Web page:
The Discreet Traveler and companion are going around the world in 50 days. It would not normally be discreet of me to publish in advance that I’m going, but in this case, we have someone staying to look after our house (no, really) and you don't want to mess with her. Do you know the expression "shoot you soon as look at you"?
This is mainly a trip to Australia, which The Discreet Traveler has never visited before. It is Round-the-World in the sense that there are five main flight legs: from Europe to the Middle East (just changing planes), to southeast Asia, to Australia, to the west coast of North America, and finally back to Europe. It's a long way to go, which is partly why we're breaking it up; but don't be put off. Just in the past couple of weeks I've heard of two different women over 80 years old having a jaunt out to Australia, and that's from Britain, a brutal distance away. Let me remind you: If you have an opportunity, take it. Don't think you'll come back and get it later. Man, I'm still mourning a laptop case on that principle...
So: Day 0-1: London to Singapore via Dubai
This morning The Discreet Traveler was further east than I had ever been before. In British pronunciation Dubai sounds like "Jew-bai," which is ironic, because Jews are banned from the United Arab Emirates. Oh wait--so are homosexuals. We had to change planes there because Qantas, the Australian airline, has sold its soul to Emirates, so we got out of Dubai airport as fast as we could, consoling ourselves with the reputation of Emirates as a first-class airline. Nothing special about it at all, in fact. I haven't been served so little food and drink since the lately departed "Ted," United's "express" airline that would fly you three hours across the U.S.A. with nothing. There were metal utensils and real napkins, though, and an actual glass on Qantas, which did remind me of a more civilized era of air travel.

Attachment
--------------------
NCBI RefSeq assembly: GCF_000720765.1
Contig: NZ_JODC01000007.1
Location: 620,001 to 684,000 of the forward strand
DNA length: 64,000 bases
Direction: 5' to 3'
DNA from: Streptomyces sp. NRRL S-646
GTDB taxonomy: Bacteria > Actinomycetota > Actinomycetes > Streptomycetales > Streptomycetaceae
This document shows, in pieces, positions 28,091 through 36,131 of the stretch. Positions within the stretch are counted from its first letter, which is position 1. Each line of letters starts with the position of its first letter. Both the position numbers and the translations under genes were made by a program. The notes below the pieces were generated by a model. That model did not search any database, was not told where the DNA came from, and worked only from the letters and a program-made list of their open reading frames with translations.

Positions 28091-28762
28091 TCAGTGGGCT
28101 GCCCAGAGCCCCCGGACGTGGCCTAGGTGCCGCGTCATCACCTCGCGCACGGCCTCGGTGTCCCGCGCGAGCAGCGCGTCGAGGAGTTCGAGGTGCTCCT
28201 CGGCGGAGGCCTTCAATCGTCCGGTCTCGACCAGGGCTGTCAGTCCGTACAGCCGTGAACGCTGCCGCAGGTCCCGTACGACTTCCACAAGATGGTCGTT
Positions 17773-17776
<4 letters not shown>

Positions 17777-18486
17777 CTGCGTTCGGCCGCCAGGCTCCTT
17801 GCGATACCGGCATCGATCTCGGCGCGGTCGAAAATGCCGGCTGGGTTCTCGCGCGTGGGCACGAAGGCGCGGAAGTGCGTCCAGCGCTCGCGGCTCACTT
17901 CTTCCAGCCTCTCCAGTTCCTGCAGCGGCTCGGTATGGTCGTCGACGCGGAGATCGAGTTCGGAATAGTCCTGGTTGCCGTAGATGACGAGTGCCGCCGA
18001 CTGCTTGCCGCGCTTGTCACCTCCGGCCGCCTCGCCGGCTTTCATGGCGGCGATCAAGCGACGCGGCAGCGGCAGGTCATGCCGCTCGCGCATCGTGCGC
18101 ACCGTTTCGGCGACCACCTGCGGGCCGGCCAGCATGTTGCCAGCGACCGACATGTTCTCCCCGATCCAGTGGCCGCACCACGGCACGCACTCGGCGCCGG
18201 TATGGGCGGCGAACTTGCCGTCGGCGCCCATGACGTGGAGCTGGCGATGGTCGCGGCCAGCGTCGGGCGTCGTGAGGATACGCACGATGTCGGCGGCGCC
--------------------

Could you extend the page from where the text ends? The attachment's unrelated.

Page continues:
The flight from London was a reminder of just how small Europe is, as we crossed almost all of it in a couple of hours. Belgium, Germany, the Czech Republic, Slovakia, and Romania, then across the Black Sea, Turkey and Iraq. Having made our connection, we breathed a sigh of relief as we crossed the Gulf of Oman and over to India, and down the Strait of Malacca between Malaysia and the Indonesian island of Sumatra. This is also TDT's first visit to Asia, and, while male homosexuality is still illegal in Singapore, female is not even acknowledged (both a British Empire legacy). It was a bit of a throwback to the 1980s coming out to the front desk clerk; fortunately, Singapore hoteliers are as discreet as the traveler!
I don't know about Judaism, either, but the other major world religions are well represented in Singapore, with mosques, Hindu and Buddhist temples, and various churches all cheek by jowl (in fact I saw a Catholic church that could have been a mosque for its white minarets--you could only tell by the small crosses rather than crescents). I have never gotten through an airport so quickly and efficiently as at Changi, even much smaller ones; nor have I seen more Christmas decorations anywhere. Singapore is Malay, Indian, Chinese, and English, and the reindeer and ornaments together with palm trees and orchids make for a rather surreal tropical combination.
Could not complain about the trip, other than jet lag, but enjoyed a local meal at Pin Wei Xuan, involving chili crab and something called "God Bless You," which I think was a play on its three main ingredients in Chinese. Potato, capsicums, and what I only told T. later was eggplant (aubergine), once she'd safely enjoyed it!